Tropical Flowers and Plants

Groom an equatorial paradise in your own backyard with tropical flowers and palms that thrive in heat and humidity.

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Tropical Beauty

Tropical Beauty

This tropical flower, Etlingera hemisphaerica var. Pink, is one of the beautiful specimens featured at the Hawaiian Tropical Botanical Gardens on the big island of Hawaii.

Photo by: Image courtesy of Sam Henderson

Image courtesy of Sam Henderson

Beat the heat this summer by relaxing in your own garden escape, stocked with tropical flowers and flamboyant foliage. Tropical plants sizzle with color as the temperature soars, and if you’re willing to keep soil moist, you can witness explosive growth. Tropical palms, banana plants, elephant ears—with the right foliage plant choices, you can cultivate the look of a tropical resort.

In most of the country, tropical flowers are one-season wonders, staging a stunning show all summer long and fading at the first fall frost. In the warmest regions these easy-growing beauties can hold their own through winter chill, but if temperatures take a nosedive below freezing, all bets are off. Tropical flowering plants grow best when summer heat and humidity arrive. The weather that sends you seeking shelter indoors makes tropical flowers grow like gangbusters.

One tropical flower that won’t disappoint is Chinese hibiscus (Hibiscus rosa-sinensis), with its calypso colors flowers. Hummingbirds and butterflies can’t resist these blooms, which last for a day. Look for standard or topiary types for a true vacation paradise feel. Princess flower (Tibouchina urvilleana) will quickly win your heart with its deep purple blossoms and striking foliage. This is another tropical flower that’s typically sold in containers as a standard. It’s worth every penny.

Take caution with some tropical flowers, because they do have poisonous qualities. Angel’s trumpet (Brugmansia spp.) can't be beat when it comes to fragrance and exotic appearance, with its elephant skin-trunk and dangling bell-shaped blossoms. All parts of the plant are poisonous if consumed, and some municipalities have banned it. Check with your local authorities to be sure you can grow it. These beauties are pricey (think $20 for a quart pot), but they grow fast. Start small and savor the show.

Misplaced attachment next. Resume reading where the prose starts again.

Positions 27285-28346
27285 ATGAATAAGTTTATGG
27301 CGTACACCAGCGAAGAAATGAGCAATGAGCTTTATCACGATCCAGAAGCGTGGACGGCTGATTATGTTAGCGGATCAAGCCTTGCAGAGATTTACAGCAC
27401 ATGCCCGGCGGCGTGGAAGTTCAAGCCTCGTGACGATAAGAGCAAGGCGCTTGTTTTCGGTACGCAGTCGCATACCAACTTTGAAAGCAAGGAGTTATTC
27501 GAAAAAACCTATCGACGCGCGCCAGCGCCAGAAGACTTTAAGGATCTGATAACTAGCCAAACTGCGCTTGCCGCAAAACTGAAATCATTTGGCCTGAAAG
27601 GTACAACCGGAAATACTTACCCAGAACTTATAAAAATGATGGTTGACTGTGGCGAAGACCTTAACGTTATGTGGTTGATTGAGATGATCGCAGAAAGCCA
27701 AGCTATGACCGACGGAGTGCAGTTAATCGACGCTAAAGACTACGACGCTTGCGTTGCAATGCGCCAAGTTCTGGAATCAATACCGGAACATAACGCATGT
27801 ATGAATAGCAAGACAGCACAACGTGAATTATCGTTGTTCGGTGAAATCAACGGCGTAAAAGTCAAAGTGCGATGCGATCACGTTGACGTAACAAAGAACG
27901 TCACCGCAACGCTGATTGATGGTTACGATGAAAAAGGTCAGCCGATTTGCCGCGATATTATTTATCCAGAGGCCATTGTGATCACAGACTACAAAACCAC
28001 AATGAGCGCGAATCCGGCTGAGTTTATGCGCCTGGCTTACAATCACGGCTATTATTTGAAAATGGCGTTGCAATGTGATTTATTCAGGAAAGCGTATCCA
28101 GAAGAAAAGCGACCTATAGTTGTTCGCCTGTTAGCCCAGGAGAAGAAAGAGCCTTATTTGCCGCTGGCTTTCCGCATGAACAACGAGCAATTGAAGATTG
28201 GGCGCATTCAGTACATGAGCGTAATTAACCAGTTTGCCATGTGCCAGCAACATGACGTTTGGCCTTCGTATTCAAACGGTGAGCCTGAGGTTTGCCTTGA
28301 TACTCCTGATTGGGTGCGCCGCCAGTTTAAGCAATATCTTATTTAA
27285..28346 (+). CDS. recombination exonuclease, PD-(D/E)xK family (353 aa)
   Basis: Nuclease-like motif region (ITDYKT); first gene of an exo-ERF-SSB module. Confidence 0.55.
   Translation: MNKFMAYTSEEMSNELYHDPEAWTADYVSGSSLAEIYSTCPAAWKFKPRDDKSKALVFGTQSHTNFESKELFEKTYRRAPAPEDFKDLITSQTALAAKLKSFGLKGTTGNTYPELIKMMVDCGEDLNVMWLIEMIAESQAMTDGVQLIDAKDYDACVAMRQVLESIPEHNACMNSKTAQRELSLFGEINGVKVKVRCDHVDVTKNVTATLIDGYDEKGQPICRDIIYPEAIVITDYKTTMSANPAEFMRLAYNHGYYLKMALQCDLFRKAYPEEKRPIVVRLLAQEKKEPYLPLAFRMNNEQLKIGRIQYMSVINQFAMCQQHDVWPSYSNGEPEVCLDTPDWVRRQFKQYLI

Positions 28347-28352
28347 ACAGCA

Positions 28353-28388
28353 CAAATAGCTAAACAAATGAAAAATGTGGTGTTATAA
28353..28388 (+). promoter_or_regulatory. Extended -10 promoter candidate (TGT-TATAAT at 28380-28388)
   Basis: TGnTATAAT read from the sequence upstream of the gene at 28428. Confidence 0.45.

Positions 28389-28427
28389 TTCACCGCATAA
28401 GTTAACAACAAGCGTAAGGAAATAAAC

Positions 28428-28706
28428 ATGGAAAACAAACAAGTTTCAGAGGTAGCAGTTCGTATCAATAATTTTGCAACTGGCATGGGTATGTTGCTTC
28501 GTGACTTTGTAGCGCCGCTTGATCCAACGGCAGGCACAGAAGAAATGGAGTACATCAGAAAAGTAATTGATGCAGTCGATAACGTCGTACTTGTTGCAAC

Oleander (Nerium oleander) is another tropical flower star with poisonous potential. All parts are poisonous if eaten. This plant can hold its own as a tropical hedge in a planting bed and also makes a striking potted plant. For vining beauty, consider mandevilla or bougainvillea. Both of these tropical flowers hail from rainforest locales and, thanks to plant breeding efforts, come in a variety of forms and blossom colors. Mandevilla is poisonous; bougainvillea is not, but some selections have spiney stems.

Include tropical palms in your south-of-the-border scene. Palm availability may vary by region, but seek out lady palm (Rhapis excelsa) and fishtail palm (Caryota spp.) for stunning foliage. Chinese windmill palm (Trachycarpus fortunei) and cabbage palm (Sabal palmetto) also bring classic tropical palm beauty to any backyard setting.

Tuck tropical flowers and palms into containers or planting beds. In more northerly regions, most tropical plants can withstand full sun. Afternoon shade may be necessary in southern, desert or high mountain locations. For best growth, provide abundant soil moisture.

Tropical flowers and plants typically have gigantic appetites. Adding well-rotted compost to soil can help alleviate the hunger, but you won’t go wrong top dressing with slow-release fertilizer around July 4. In containers, you might want to pair slow-release fertilizers with water-soluble ones, especially if foliage shows signs of nitrogen deficiency, such as yellowing.

Tropical palms need specific palm fertilizer that contains certain micronutrients. Do you homework on this one to avoid having problem-plagued palms, especially in the landscape. For tropical flowers, slip plants in pots a bloom booster fertilizer to keep blossoms coming all season long.

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